CRAYFISH TAILS IN HOMEMADE BRIOCHE
BUNS, WITH CRISPY COS LETTUCE AND
A LEMON AND CHIVE MAYO.
This post is in collaboration with
If summer were a sandwich. During these warmer months, my husband goes diving regularly, and we are lucky enough to be living in Wellington where there are many abundant coastlines to choose from. Crayfish and kina are usually what he always brings home (the kina for my Mum, it's her absolute fav!) and then there are often fish and paua among the catch too. These crayfish rolls are a good way of serving a small amount of crayfish to a lot of people, so it's perfect for a group situation. 3 tails will make 9 generously - but you could also use two tails and make the portions a little smaller.
TIME: 1-hour cooking/prep time + 2 hours for proving the dough
For the brioche
¾ cup (160ml) milk
3 tablespoons (40g) castor sugar
1 ½ teaspoon (7g) active dry yeast
6 free-range egg yolks, beaten
2 + 2/3 cup (370g) high-grade white flour + extra for kneading
1 teaspoon salt
150g butter (at room temperature) cut into cubes
1 beaten egg for brushing on at the end
For the filling
3 crayfish tails (legs on the side!)
2 baby cos lettuces
1 cup Best Foods mayonnaise
A small bunch chives, finely chopped
For the brioche, heat the milk and sugar in a small pot until it is lukewarm (37°C) – I do this by touch and it takes around 40 seconds at high heat. Once warm, add the yeast and let it sit for 10 minutes or until nice and frothy. Then add the beaten egg yolks and mix well. In a stand mixer, with a dough hook attached (or you can do this step by hand) mix the flour, sugar, and salt together. Make a well in the centre and pour in the yeasty egg mixture. Mix for around 3 minutes until you have a sticky dough that begins to look smooth. Now you want to add the butter, bit by bit until it is all incorporated. If it hasn’t fully mixed in completely, you can do this by hand in the next step.
Turn the dough out on a lightly floured bench and knead for 10 mins until the dough is smooth and elastic. You have to add extra flour as you go (all flours are different, and with bread making, the humidity etc on the day will change the amount of flour you need) to stop the dough from sticking to your hands and to help bring the dough together. Only add the minimal amount of flour needed so that it is not sticky – the dough is meant to be light and pillowy. After 10 min of kneading, put the dough into a greased bowl, cover with a clean tea towel or plastic wrap and set in a warm spot to prove until doubled in size, about 1 ½ - 2hours.
While the dough is proving, cook the crayfish. To do this bring a large pot of water to the boil. Once boiling, drop the crayfish in and time 9 minutes from the moment they hit the water. You might need to do this in batches as you want the crayfish to be fully submerged (but be sure to bring the water back up to the boil again before dropping another cray in if doing in batches). Aaron does this step for me, and he says he never salts the water either. If the crayfish is slightly larger, you might need to increase this time by a minute, but we mostly cook ours for 9 minutes. A good tip too, if you are wanting to freeze crayfish, Aaron has tried many different techniques (raw and cooked) and the best way is to cook as mentioned above, and then drain and hang the crawfish over the pot so the tails are facing down and allow to cool. This drains all of the liquid away from the flesh and shell. Once cooled they can be frozen, and this draining technique keeps the flesh a perfect texture and not mushy when thawed. For this recipe - once the crayfish is cooked, set aside to cool completely. This step can be done the day before, and the cooked crayfish kept in the fridge. Once the crayfish is cool enough to handle, remove the tails and then the flesh. You can either cut it down the centre with a sharp knife or on the softer side of the shell, carefully cut down each side of the tail with sharp scissors and break the shell away. This technique will give you rounds of crayfish. Cut the tails up into portions and set aside. You can also break the legs off to serve on the side.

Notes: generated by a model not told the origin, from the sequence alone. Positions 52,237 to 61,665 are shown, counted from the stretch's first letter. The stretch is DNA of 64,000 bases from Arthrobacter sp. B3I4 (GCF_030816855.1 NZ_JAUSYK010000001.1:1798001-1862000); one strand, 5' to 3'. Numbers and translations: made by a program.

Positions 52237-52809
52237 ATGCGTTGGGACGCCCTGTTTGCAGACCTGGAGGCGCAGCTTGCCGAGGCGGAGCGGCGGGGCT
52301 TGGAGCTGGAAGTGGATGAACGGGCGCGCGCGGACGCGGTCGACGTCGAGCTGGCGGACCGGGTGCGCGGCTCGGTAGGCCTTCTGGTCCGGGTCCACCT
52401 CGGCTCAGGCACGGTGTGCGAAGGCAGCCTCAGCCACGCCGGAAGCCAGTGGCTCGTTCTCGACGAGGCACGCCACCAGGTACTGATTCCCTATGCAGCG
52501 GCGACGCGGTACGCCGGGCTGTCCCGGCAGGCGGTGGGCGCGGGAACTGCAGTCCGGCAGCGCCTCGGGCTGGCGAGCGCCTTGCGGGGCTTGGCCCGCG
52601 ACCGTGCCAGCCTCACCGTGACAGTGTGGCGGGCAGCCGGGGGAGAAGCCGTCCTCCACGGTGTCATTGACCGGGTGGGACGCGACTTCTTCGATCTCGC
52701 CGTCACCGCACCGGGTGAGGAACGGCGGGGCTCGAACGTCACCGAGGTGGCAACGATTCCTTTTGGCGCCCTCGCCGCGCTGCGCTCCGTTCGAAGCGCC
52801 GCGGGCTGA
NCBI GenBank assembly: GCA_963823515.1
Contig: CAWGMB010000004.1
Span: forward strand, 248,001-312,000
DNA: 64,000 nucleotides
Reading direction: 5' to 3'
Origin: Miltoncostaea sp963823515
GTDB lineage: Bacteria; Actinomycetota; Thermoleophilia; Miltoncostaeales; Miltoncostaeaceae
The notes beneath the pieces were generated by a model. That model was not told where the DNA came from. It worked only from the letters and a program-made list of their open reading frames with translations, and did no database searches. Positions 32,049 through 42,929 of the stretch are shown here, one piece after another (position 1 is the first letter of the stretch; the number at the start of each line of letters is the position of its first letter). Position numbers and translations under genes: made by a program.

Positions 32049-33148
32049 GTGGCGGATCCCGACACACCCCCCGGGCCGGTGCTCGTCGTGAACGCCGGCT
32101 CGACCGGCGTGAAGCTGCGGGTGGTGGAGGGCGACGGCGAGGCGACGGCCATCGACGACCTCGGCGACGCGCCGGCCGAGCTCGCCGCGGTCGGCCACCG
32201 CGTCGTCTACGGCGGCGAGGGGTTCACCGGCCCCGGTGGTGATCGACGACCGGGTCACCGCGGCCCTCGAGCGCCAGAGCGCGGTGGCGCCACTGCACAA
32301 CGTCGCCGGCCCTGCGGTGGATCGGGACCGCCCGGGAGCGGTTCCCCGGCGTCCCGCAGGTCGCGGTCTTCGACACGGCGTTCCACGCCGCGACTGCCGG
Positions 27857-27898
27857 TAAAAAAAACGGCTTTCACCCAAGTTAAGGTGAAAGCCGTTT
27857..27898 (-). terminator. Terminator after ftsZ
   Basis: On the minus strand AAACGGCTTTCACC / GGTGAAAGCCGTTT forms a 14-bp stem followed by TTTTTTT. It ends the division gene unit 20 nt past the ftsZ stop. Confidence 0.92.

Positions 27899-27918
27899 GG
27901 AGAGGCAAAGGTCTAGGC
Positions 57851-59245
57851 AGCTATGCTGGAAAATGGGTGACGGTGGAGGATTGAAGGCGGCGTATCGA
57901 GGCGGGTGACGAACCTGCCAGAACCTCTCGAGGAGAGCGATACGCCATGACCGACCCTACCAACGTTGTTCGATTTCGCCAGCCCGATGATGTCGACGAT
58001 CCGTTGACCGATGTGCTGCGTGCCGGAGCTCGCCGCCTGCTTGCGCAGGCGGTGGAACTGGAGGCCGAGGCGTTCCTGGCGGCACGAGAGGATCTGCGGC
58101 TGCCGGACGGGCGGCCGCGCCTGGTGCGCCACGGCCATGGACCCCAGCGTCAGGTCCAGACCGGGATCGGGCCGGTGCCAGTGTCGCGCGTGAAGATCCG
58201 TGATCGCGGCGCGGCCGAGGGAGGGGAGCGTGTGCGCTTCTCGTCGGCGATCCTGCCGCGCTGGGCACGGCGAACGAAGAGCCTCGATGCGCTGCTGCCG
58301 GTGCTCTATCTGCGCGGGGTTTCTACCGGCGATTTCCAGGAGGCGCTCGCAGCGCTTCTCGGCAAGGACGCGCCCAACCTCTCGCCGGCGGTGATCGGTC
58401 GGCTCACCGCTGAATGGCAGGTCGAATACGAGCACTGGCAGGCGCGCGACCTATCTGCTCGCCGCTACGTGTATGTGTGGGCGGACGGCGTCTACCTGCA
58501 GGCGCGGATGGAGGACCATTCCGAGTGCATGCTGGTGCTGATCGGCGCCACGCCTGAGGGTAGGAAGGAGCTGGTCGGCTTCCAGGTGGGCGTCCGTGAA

At this stage, you can also wash and prepare the lettuce, and also make the mayo so it’s all ready to go once the buns have baked. Wash the lettuce and snap off into individual leaves. Drain well or use a salad spinner to dry and then set aside. For the mayo, combine the Best Foods in a bowl with a good squeeze of lemon, the chopped chives and season with salt and pepper. Taste and adjust if needed with more lemon or seasoning. Set aside. NOTE: you can also add mustard powder or your favourite hot sauce to the mayo too for a little extra kick.
Once the dough has fully proved, line a baking tray with baking paper and set aside, and knock the air out of the dough by giving it a quick knead. I weigh my dough with scales and then divide that by 9 portions (or 12 if you want a slightly smaller / slider shaped bun), but if you don't have scales, you can eye-ball this. I just weigh them so that they are the exact weight to be not only symmetrical but also to cook evenly amongst them all. Put the 9 or 12 portions on the lined tray with a 1 cm space between them, cover and set aside. Let them prove for a further 20mins. While they are proving, preheat the oven to 180°C (350°F). After 20mins of proving, brush with the beaten egg and bake in the centre of the oven for 13-16 minutes or until golden.
Once the buns are cool enough to handle, cut in half, spread some mayo on the bottom followed by a few leaves of cos lettuce the crayfish and a little extra mayo if wanted. Serve immediately with the crayfish legs on the side, and enjoy!